When exploring associations among subadults and adults, we used a similar modeling strategy to that used for cubs, except rather than using conventional linear regression, we employed mixed linear regression models to account for the multiple assessments of minimum approach distance to lions for hyenas in these two age groups (median = 5 measurements per hyena) via a random intercept for the hyena’s ID. After examining unadjusted associations, we implemented a multiple variable model that adjusted for age group (subadult vs. adult) both at the time of the diagnosis and at the time of the hyena lion interaction, and sex (male vs. female). Nota bene: in the subadult and adult model age was not parametrized as a continuous measure (e.g., age in months) because for some adult female hyenas, who we began observing as adults, and for some immigrant males, whose natal clan is not known, we do not know the exact birth date of these hyenas.

In addition to the above analysis for subadult and adult hyenas, which leveraged all available hyena-lion interaction data, we also conducted sensitivity analyses on a restricted data set wherein we only considered approach distances from lions that occurred prior to the diagnostic date among hyenas who tested negative for T. gondii infection, thus ensuring these represented behaviors of uninfected hyenas. Similarly, we only considered hyena-lion interaction data that occurred after the diagnostic date for individuals who tested positive for T. gondii infection. The rationale for this approach is rooted in achieving temporal separation to avoid erroneously examining hyena-lion interactions for negative diagnosis hyenas who subsequently became infected and vice versa (nota bene: we did not do this for cubs given our small sample size in this age group and because the small age range limited the possibility that a hyena’s approach from lions did not reflect its infection diagnosis). Using this restricted dataset, we modeled the associations between infection status and each hyena’s closest approach distance to lions following the previously described modeling strategy. We also modeled the hyena approach distance from lions as function of T. gondii infection among hyenas diagnosed as either positive or negative but excluding the doubtful diagnosis category. This second sensitivity analysis aimed to rule out any potential variable misclassification bias.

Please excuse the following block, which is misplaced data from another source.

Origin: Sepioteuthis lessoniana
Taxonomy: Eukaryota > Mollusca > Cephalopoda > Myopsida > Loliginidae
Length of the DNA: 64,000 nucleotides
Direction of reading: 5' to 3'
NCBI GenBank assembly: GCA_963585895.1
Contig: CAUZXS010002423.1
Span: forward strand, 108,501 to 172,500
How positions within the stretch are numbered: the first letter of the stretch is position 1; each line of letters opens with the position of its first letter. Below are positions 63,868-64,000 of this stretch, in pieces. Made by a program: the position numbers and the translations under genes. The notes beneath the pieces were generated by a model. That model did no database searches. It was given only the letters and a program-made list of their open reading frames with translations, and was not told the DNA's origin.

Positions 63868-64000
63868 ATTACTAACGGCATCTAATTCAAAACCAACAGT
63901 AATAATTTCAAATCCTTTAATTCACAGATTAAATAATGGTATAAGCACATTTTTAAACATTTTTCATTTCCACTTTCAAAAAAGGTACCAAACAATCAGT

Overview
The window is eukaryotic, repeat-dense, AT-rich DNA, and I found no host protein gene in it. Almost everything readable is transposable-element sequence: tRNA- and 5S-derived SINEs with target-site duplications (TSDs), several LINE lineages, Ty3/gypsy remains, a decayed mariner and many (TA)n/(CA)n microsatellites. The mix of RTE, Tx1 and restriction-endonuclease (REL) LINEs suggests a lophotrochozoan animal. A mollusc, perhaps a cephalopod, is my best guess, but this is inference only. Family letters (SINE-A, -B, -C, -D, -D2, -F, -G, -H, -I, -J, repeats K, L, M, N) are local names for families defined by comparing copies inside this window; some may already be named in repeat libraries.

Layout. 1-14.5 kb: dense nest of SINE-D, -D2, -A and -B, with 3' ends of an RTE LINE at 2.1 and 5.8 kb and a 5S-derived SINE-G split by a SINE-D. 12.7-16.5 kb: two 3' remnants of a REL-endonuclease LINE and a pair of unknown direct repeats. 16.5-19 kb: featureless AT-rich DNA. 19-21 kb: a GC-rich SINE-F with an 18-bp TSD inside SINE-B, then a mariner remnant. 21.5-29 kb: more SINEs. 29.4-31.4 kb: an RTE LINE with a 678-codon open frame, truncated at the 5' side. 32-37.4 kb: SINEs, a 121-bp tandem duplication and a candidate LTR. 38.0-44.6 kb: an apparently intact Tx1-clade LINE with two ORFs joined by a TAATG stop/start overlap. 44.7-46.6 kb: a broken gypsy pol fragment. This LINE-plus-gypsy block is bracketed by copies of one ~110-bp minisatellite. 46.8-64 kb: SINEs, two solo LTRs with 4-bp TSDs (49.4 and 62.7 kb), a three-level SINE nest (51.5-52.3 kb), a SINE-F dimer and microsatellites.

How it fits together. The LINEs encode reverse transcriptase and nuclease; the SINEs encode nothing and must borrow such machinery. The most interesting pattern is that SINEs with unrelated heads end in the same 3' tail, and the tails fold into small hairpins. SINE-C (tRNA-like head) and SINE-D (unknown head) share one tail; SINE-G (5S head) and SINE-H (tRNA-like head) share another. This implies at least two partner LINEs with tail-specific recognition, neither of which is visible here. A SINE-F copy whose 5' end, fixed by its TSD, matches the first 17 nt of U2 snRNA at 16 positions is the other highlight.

H3: T. gondii infection imposes fitness costs on the host, as indicated by greater odds of death by lion(s). Here, we assessed the probability that T. gondii infection in hyenas was associated with lion-induced mortality. To do this, we used logistic regression models to compare the odds of mortality due to lions vs. all other known causes of mortality for infected vs. uninfected hyenas. Following unadjusted analysis, we controlled for sex in a multiple-variable logistic regression analysis. Due to small sample sizes (i.e., cells in cross tabulations with N = 0) we were not able to adjust for hyenas’ ages and livestock density levels. However, we were able to use a two-by-two table and Fisher’s exact test to determine whether the probability of dying by lions vs. other sources of mortality differed between infected and uninfected cubs.

Additional sensitivity analyses. Dominance rank, presence of food, and presence of male lions are key determinants of boldness behaviors in hyenas. Therefore, in age-stratified subgroup analyses where T. gondii infection was a significant determinant of approach distance to lions (i.e., in cubs only), we included maternal rank, presence of food, and presence of male lions to rule out the possibility of extraneous causes of boldness behavior. We then assessed the extent to which inclusion of each of these variables, singly, changed the direction, magnitude, and precision of the estimate for T. gondii infection in relation to approach distance to lions. Similar to cubs, we ran sensitivity analyses that included food present during the interaction (yes vs. no), and livestock density during the year of the interaction (high vs. low).